If, like me, you occasionally find yourself reading the Youtube comments below any so-called classic album, you will have come across, among other highly disturbing facets of humanity, the opinion that ‘they don’t make ‘em like they used to’. Whether you are a fan of folk, rock, soul, hip-hop, pop or anything else, you will often find yourself in the online company of fellow fans, frequently in the majority, bemoaning the lack of quality or integrity in today’s music and implying that the artists of yesteryear are basically unassailable in their godlike status. Well, 2017 has something to say about that.
For years now the album as an artistic form has been written off by journalists who can’t believe that people who use Twitter can sit still for long enough to listen to an hour of good music. But musicians keep making great LPs and people keep listening to them. In fact, this year has been particularly fertile. Narrowing down a list of albums that fall under the banner of folk music is always going to be tough; narrowing it down to ten in a year as good as this almost impossible. But here goes:
Quite simply, there has been nothing quite like Peasant. This year or ever. A complete sound-world – gentle, earthy, epic, subtle – created with little more than Dawson’s singular voice and expressive guitar playing. The album’s strands weave together to create something akin to a modernist historical novel, or a tapestry created to tell the story of a not-quite-earthly village. An astonishingly realised work of art.
One of the best instrumental guitar albums I’ve heard in a very long time. Despite the lack of words, The Gathering’s themes are timely, dwelling on the social and historical importance of place and landscape. Robert MacFarlane’s liner notes are an added bonus, and the album wears its thematic weight lightly, Hay making his guitar-strings dance like a latter-day John Fahey.
Not Even Happiness is a disarmingly slight thing, but after three or four listens the album’s quiet magic – mostly just Byrne and her guitar – pull you in. There are comparisons to be had with Joni Mitchell, but the delivery is calmer and the themes are bigger and more mysterious. Byrne writes about the possibility of belonging to the mystical geography of the American continent and the still more wondrous landscape of the human heart.
Alex Nielson – drummer and songwriter with the Trembling Bells and contributor to a thousand and one other records across the avant-garde/psych/folk/jazz underworld – went solo for the first time this year, with impressive results. Vermillion channels everything from Dylan’s ‘thin, wild mercury sound’ to proggy psych via country and English folk-rock, but it’s all tied together by Neilson’s idiosyncratic, instantly recognisable songwriting.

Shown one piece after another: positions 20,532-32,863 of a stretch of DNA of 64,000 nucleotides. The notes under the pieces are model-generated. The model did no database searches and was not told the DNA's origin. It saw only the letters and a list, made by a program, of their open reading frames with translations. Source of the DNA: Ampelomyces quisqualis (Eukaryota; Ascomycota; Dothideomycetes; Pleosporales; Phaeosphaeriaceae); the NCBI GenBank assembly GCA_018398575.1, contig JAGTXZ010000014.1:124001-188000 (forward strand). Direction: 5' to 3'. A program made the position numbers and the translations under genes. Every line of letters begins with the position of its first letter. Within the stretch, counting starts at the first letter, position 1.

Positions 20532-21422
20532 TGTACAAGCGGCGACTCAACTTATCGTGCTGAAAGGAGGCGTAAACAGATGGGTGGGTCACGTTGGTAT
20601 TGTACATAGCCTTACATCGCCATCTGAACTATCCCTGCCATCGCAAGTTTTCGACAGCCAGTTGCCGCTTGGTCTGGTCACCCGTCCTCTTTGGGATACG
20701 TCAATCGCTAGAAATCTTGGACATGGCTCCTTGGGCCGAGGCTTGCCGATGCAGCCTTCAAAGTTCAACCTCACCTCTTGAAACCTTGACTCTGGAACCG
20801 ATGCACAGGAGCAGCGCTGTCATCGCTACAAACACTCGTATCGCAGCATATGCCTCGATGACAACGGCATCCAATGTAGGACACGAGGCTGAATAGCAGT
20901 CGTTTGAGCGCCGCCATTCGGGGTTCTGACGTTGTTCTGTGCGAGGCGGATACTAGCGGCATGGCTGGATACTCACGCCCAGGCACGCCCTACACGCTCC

What more is there to say about Roberts, one of our most valuable songwriters? Every year brings something new, and it never disappoints. Pangs is a stripped-down set, with the aforementioned Alex Neilson on drums and Stevie Jones on bass, but Roberts’ songs are typically wide-ranging. Surprisingly personal tracks like No Dawn Song sit beside startling evocations of Scotland’s past and future (Pangs) and Jungian folk tales (An Altar In The Glade).
Knapp is one of her finest singers, and on her latest album, she goes beyond simple interpretation of traditional material into a conceptual, season-specific collection of songs that bristle with springtime fecundity. She is unafraid of augmenting ancient songs with modern production techniques, found sounds and unconventional instrumentation, and she does it all with a brightness and an eeriness that borders on the hauntological.
This was another where timeless and modern collided, and caused brilliant sparks to fly. In this case, the modernist, sometimes minimalist instincts of the composers playoff wonderfully against the quirkiness of the arrangements – there are mock string quartets, jazzy moments, devotional chants. One of the most unusual, successful collaborations of the year.
Edinburgh-based Ian Humberstone wrote this album while staying near Ovsthusfossen, a remote Norwegian waterfall, and the result combines his well-honed, cosmopolitan songwriting with chilly, beautiful soundscapes. Humberstone’s voice is a thing of beauty, at once wild and warm.
An inspired collaboration between New England slowcore pioneers Tiger Saw and UK-based vocalist Bree Scanlon, this intimate, glimmering collection of songs sheds light and warmth into dark and dusty corners.
This pair of fiddle-playing brothers from rural Norway take the ancient traditions of their country and shine a modern, often experimental light on them. Expect the unexpected: plucked strings simulating the melting icicles, drones akin to La Monte Young or John Cale, chanted invocations and Electric Prunes-style free-psych weirdness.2017